The heat of summer is not welcome by my roses, but there are still some that are fresh and beautiful. Since the wild yellow-violets syrup was a success, I thought I would try some rose syrup as well. I gathered red, pink, and a few lavender blossoms to use in making rose water for syrup.
Most of the blossoms were usable, although I did eliminate some of the outside petals on some of the blossoms, as some of them were sunburned or browning. The centers and stems were removed and discarded.
A kettle of water was brought to a boil. Then I turned off the heat on the stove and gently added the petals and lidded them. They were allowed to cool and sit for about 12 hours. The essence was strong and fragrant after steeping in the water for this long. The water was strained from the petals into a large bowl. Then I strained the rose water again one last time, through a coffee filter this time. I wanted to make sure the water was clear and without fragments.
Then the fun began! Using a formula similar to the wild yellow-violets syrup recipe, I made the rose syrup and canned it for later use. The beautiful ruby red color looks so enticing! I think it will be fun to use in tea, served on fruit or cake, or as a topping for crepes. I decided to make the rose syrup more syrup-y than the wild yellow-rose syrup, so added more sugar to the recipe. It's so thick and yummy!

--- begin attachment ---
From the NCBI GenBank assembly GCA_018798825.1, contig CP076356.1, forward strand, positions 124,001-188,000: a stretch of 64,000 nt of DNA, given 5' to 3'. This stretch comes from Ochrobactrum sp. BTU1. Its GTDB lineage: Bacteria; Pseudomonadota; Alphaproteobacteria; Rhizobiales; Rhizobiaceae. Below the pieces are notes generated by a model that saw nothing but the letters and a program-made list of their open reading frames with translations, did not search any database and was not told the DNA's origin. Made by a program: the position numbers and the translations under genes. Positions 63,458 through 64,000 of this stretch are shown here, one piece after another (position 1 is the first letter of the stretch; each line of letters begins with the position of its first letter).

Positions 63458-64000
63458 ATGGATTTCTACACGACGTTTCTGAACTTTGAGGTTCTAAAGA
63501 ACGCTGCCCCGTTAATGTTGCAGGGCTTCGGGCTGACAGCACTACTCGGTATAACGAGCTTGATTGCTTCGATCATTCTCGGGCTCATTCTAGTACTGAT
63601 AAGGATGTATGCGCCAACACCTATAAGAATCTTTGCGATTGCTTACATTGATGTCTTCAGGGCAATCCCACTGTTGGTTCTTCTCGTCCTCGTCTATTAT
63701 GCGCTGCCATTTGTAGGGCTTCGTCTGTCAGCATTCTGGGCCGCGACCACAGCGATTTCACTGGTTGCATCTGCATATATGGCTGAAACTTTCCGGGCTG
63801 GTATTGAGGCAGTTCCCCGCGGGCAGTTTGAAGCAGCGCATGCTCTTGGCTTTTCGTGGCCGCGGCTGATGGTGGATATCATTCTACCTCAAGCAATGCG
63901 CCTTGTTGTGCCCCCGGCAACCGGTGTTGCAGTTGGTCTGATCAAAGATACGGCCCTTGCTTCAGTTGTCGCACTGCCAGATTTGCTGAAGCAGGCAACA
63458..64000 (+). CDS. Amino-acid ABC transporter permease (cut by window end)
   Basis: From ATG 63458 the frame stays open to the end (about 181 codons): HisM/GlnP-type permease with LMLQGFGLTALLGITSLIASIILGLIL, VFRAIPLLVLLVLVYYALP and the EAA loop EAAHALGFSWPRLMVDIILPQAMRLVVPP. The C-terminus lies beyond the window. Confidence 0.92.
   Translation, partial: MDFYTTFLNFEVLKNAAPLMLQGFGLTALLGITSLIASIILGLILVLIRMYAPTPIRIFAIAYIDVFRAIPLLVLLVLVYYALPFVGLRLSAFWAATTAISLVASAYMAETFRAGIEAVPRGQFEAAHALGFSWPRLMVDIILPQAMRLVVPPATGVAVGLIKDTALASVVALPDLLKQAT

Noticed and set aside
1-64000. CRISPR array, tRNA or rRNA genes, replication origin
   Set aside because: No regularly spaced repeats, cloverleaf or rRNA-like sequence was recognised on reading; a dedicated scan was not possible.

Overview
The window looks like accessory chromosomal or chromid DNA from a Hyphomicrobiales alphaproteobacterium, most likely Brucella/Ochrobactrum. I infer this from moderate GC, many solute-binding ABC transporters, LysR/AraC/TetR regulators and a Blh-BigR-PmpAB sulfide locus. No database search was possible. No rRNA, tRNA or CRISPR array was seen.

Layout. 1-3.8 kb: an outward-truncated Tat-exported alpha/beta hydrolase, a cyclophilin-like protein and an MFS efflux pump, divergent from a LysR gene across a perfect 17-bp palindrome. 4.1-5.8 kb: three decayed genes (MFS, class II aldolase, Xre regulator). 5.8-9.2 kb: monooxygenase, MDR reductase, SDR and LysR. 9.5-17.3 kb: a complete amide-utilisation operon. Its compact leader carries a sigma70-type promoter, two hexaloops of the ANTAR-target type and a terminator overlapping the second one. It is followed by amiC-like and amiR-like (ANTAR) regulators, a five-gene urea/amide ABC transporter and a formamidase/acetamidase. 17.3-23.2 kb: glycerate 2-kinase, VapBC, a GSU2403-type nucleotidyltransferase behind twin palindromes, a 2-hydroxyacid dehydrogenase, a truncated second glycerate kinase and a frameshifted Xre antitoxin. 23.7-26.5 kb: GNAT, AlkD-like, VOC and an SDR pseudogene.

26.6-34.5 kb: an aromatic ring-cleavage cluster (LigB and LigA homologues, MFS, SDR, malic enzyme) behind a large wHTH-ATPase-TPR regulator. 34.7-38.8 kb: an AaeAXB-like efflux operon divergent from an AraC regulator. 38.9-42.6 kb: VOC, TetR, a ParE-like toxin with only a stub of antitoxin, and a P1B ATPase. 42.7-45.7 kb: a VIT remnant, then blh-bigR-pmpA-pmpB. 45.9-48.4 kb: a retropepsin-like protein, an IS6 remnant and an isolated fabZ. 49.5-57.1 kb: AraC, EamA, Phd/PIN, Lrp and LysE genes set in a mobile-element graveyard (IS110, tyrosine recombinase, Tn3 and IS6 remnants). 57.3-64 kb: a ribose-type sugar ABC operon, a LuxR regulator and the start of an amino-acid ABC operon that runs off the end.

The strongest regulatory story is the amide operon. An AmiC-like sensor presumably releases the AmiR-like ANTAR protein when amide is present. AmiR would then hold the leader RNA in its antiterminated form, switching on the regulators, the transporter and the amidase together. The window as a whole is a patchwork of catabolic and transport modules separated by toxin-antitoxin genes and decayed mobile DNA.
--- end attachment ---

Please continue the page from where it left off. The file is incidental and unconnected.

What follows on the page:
And since we are on the topic of roses, may I share a picture of my new roses cake plate? It was stuck on a bottom shelf with trays and bake-ware in a thrift shop. I found it earlier this week with a sticker that said 10 cents!
I don't really know if it's vintage or not, but if not, it's a good replica. It has a lever that when pushed starts the top rotating and a music box playing HAPPY BIRTHDAY! If anyone is familiar with cake plates like this and can share more information, I'm really interested!
After the rose syrup was done, I tried my hand at Rose Plum Jam. I'll share about that another day. I have lots of rose water remaining, so I've placed it in a plastic gallon jug and will be freezing it for inspiration and ideas for another day. How does Darjeeling Rose Jelly sound to you? Hmmmm. . . .